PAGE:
|A portable trap with electric lead catches up to 75% of an invasive fish species|Johnson, N.S.; Miehls, S.; O’Connor, L.M.; Bravener, G.; Barber, J.; Thompson, H.; Tix, J.A.; Bruning, T. (2016). A portable trap with electric lead catches up to 75% of an invasive fish species. NPG Scientific Reports 6(28430): 8 pp. hdl.handle.net/10.1038/srep28430
In: Scientific Reports (Nature Publishing Group). Nature Publishing Group: London. ISSN 2045-2322, more
Alien species; Petromyzon marinus Linnaeus, 1758 [WoRMS]; Marine
Behavioural ecology; Conservation biology
|Authors|| || Top |
- Johnson, N.S.
- Miehls, S.
- O’Connor, L.M.
- Bravener, G.
- Barber, J.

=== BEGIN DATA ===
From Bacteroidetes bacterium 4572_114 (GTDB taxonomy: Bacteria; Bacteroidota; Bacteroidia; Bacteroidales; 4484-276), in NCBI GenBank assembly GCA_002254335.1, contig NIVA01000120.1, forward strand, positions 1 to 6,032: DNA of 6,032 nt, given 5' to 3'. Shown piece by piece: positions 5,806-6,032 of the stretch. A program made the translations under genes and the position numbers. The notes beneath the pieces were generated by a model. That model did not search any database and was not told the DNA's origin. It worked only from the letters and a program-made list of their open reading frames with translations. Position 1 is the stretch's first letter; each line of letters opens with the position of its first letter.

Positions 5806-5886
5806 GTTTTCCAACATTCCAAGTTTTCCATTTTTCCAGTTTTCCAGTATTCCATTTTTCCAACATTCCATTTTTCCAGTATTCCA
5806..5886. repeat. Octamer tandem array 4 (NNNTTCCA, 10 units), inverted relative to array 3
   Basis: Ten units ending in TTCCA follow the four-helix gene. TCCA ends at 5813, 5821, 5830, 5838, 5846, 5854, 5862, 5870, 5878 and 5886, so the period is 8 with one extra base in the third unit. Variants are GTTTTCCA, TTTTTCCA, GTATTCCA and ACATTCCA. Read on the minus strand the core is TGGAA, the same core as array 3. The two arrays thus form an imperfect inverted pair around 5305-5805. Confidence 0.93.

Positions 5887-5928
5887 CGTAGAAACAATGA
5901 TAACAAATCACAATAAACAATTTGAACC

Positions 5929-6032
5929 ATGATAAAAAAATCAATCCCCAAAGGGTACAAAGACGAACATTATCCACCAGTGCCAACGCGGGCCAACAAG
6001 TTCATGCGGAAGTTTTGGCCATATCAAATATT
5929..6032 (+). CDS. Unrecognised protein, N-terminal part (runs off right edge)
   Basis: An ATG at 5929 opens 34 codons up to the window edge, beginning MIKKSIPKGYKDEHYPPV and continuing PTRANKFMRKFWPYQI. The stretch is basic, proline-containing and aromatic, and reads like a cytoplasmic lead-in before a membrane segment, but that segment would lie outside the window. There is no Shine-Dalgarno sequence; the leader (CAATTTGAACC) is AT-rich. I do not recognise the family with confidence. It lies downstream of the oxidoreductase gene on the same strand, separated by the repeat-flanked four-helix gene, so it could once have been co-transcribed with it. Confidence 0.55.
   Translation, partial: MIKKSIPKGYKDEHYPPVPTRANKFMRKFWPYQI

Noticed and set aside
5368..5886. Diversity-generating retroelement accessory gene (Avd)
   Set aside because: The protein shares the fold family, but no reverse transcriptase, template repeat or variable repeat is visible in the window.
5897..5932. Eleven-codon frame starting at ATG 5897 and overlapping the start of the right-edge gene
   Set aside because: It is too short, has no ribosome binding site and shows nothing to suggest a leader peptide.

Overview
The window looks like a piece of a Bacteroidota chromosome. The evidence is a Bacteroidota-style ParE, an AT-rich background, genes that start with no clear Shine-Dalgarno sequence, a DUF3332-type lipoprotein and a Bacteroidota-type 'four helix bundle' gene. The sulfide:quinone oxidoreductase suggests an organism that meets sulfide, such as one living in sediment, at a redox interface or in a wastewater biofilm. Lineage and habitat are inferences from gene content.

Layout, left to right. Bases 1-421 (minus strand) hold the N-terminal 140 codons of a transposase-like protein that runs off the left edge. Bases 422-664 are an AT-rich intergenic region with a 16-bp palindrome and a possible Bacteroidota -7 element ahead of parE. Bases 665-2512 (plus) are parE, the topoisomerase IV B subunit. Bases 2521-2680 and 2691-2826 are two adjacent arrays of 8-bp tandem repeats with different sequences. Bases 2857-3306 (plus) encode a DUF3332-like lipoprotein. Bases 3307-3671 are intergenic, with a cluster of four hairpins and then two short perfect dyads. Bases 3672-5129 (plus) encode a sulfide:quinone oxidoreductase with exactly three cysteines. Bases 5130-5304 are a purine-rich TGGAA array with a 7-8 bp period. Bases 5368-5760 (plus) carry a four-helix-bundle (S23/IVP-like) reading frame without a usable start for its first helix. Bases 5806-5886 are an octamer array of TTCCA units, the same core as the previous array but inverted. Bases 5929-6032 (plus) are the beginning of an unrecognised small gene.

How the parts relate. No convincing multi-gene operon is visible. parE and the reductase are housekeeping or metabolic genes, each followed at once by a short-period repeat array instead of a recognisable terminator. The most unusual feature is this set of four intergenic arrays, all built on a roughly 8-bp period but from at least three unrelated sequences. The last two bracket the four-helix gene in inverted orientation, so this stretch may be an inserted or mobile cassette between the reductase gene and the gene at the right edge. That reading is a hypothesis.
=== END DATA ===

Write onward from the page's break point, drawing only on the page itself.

- Thompson, H.
- Tix, J.A.
- Bruning, T.
A novel system combining a trap and pulsed direct current electricity was able to catch up to 75% of tagged invasive sea lamprey Petromyzon marinus in free-flowing streams. Non-target mortality was rare and impacts to non-target migration were minimal; likely because pulsed direct current only needed to be activated at night (7?hours of each day). The system was completely portable and the annual cost of the trapping system was low ($4,800 U.S. dollars). Use of the technology is poised to substantially advance integrated control of sea lamprey, which threaten a fishery valued at 7 billion U.S. dollars annually, and help restore sea lamprey populations in Europe where they are native, but imperiled. The system may be broadly applicable to controlling invasive fishes and restoring valued fishes worldwide, thus having far reaching effects on ecosystems and societies.